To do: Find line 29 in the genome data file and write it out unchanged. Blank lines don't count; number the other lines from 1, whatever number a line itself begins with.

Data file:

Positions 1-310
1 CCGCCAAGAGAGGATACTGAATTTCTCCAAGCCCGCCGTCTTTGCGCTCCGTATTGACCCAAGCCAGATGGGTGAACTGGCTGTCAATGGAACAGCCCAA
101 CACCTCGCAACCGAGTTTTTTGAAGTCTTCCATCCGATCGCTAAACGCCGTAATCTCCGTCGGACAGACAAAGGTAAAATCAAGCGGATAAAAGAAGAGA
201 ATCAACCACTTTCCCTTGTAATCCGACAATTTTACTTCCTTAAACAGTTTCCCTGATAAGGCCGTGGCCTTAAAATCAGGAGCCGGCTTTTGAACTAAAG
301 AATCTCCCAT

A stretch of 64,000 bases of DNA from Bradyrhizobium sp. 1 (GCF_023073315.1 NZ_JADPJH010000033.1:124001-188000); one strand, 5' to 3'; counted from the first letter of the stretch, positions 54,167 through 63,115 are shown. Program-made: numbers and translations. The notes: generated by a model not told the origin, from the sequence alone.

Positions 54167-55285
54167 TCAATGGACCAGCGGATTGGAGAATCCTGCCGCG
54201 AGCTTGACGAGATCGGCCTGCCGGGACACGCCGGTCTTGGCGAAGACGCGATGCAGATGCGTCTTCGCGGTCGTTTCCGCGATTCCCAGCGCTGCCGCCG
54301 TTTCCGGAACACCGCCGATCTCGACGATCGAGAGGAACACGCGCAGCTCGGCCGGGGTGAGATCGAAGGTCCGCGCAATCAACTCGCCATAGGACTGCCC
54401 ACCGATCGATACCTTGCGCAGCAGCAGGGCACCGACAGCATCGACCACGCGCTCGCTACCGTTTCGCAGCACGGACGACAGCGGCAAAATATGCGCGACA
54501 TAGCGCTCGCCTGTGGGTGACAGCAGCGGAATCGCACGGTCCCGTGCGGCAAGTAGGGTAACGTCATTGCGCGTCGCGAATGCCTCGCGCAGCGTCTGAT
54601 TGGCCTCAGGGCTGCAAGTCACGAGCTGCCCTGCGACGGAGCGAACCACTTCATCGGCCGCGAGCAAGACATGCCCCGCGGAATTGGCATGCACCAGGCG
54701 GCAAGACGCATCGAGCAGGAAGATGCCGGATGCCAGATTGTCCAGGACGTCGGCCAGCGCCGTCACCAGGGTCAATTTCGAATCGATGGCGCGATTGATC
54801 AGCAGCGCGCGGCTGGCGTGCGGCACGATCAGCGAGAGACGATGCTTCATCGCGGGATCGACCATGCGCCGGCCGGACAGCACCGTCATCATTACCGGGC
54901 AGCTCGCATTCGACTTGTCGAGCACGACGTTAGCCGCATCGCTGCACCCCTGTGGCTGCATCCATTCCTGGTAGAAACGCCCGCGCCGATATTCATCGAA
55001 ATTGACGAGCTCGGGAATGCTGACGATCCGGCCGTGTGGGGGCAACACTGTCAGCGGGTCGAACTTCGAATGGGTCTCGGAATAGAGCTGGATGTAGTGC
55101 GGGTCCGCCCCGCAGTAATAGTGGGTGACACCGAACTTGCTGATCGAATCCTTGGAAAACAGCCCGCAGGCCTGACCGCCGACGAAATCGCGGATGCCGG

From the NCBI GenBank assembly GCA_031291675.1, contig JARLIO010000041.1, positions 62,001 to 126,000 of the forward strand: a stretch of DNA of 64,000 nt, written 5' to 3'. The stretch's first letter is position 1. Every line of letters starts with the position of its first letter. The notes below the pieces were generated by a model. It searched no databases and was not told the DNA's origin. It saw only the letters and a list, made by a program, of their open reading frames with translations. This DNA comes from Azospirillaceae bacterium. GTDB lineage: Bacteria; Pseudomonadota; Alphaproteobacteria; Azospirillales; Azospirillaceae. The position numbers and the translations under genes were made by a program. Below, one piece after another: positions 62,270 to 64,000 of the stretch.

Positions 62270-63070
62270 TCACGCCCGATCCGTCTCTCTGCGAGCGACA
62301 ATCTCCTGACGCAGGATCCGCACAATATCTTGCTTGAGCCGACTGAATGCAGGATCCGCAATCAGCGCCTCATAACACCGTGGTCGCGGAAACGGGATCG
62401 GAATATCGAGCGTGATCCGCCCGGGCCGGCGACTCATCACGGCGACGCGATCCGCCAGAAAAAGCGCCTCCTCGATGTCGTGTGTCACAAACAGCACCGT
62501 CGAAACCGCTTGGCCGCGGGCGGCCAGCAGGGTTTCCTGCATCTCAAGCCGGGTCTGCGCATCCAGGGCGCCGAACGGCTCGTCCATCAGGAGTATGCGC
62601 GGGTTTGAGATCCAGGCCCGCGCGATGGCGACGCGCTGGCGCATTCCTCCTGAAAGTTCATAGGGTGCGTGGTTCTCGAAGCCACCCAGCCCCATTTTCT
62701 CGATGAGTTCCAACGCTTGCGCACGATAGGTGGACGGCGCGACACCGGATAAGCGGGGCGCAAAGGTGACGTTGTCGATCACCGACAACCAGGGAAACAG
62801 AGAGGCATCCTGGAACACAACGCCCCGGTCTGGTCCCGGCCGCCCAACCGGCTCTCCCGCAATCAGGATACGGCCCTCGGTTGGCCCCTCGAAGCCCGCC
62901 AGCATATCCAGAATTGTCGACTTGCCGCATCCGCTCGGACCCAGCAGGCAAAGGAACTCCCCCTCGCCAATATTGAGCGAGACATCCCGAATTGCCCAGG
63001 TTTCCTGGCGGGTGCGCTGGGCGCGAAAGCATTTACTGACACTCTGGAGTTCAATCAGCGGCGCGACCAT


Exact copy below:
63001 TTTCCTGGCGGGTGCGCTGGGCGCGAAAGCATTTACTGACACTCTGGAGTTCAATCAGCGGCGCGACCAT